It’s quite easy at only 3km in length, it ends where it begins, and has some spectacular views of the Swan River as well as the Mt Eliza escarpment. Walkers can expect to spot plenty of birds, maybe a dolphin or two in the distance, and so many wildflowers in spring. It’s a popular walk, but you’re likely to find a number of quieter stretches.
If you’re keen on making the walk a little more challenging, throw in the Kokoda Track Memorial Walk and/or Jacob’s Ladder to climb hundreds of steps and feel the burn.
4. Herdsman Loop and Olive Seymour Boardwalk, Herdsman
Loops are the way to go and the Herdsman Loop around Herdsman Lake is a surefire winner no matter who you are. And if you’re keen on birds, this is top of your list.
Herdsman Lake is not only a wonderful parkland for humans to visit, and super close to the city too, but it is also home to over 100 species of birds, some of which are not native to Australia. The parklands are made up of a number of varying landscapes including woodlands, wetlands, and grassy spaces as well.
But the walk! At 8kms in length, the loop is pretty flat making it quite an easy stroll for most people. Take the Olive Seymour Boardwalk at the south end of the loop for a walk among the Paperbark trees and a visit to the Herdsman Lake Wildlife Centre. Keep an eye out for their Night Stalk activities. They’re well worth the adventure.
5. Kitty’s Gorge, Jarrahdale
Kitty’s Gorge follows the Serpentine River and Gooralong Brook for a lovely hike that takes you through forests, past granite outcrops and many waterfalls where you can take a break and enjoy the sound of the water flowing and cascading into the pools below.
The trail is roughly 7km, so you’ll need to walk it twice to get back to where you started. There are also picnic tables, barbecues and public toilets at the Serpentine end. Make sure you’re back by 5pm because that’s when the park closes its gates.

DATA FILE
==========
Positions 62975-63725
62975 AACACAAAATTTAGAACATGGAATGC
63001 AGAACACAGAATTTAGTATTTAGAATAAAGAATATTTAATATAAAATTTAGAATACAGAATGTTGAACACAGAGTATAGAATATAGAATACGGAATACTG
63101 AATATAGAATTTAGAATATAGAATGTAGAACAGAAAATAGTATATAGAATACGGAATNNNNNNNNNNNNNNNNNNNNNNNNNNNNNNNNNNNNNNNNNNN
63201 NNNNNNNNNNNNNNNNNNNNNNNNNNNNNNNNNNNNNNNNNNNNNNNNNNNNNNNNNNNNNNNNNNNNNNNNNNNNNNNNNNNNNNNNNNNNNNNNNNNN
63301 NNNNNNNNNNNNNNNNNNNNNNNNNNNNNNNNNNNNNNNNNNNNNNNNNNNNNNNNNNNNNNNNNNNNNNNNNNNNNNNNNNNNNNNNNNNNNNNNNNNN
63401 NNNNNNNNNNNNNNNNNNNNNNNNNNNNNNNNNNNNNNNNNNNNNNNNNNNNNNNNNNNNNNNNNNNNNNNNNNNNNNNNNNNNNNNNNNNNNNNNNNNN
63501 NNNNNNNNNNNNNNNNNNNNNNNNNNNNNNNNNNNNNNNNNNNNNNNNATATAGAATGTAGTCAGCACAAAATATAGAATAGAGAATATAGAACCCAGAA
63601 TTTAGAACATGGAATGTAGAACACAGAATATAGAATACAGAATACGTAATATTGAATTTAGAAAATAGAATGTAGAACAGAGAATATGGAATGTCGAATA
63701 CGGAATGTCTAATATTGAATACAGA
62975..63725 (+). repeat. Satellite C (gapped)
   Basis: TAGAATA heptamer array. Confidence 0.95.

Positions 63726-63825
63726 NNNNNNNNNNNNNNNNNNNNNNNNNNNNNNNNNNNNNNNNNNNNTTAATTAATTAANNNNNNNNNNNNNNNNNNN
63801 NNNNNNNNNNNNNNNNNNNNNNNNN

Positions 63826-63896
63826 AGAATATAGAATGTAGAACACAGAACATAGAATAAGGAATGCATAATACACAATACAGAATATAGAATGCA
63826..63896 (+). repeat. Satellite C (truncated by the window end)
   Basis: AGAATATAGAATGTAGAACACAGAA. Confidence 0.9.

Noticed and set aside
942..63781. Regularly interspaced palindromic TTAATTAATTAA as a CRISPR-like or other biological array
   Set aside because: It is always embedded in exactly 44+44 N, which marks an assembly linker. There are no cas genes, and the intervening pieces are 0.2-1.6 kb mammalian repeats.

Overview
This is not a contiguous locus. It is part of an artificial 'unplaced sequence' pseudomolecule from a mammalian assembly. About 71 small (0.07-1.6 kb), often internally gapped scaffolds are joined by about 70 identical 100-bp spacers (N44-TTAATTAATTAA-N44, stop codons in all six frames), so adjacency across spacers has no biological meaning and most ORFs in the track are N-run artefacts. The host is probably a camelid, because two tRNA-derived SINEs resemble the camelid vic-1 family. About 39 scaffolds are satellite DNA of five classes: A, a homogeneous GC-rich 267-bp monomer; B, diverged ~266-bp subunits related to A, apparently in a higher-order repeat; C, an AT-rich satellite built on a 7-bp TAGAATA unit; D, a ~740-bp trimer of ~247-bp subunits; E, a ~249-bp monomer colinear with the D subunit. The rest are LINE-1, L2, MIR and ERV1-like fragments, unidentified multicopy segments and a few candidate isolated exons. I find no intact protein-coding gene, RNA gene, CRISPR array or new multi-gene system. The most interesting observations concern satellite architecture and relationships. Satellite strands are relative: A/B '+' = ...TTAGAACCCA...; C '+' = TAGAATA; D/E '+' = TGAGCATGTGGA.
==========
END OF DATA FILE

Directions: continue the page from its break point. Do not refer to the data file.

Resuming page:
6. Zamia Trail, Bold Park
The Zamia Trail in Bold Park is actually just a suggestion because, if we’re honest, we don’t think we have actually ever completed it in its entirety with the full knowledge that we were walking it. Why? Well, it’s because Bold Park is 437 hectares and has more than one trail to walk so we end up walking bits and pieces of different trails. There are trail markers so if you do want to follow and complete the trail, it is entirely possible. Also, it’s an easy 5km walk with paved footpaths.
While you’re in Bold Park, visit the Reabold Hill Summit Boardwalk and walk to the highest point on the Swan Coastal Plain at 85m above sea level.
7. Lesmurdie Falls, Perth Hills
Don’t go chasing waterfalls is bad advice. And don’t go to Lesmurdie Falls is terrible advice. Good advice would be to go to Lesmurdie Falls but also walk the 2.4 kilometre loop so that your appreciation of Perth’s most epic waterfall increases with every step.
Views from the bottom of the falls are as impressive as the views from the top of the waterfall, but at sunset, you can guess where you would rather be.
Overall, the walk is quite accessible for most people. However, the trail isn’t the best-marked trail in the world and it can be challenging in parts crossing brooks and going up/going down some rocky inclines. Those unable to do the walk can still reach the falls since the Lower Lesmurdie Falls Carpark is at the end of Palm Terrace.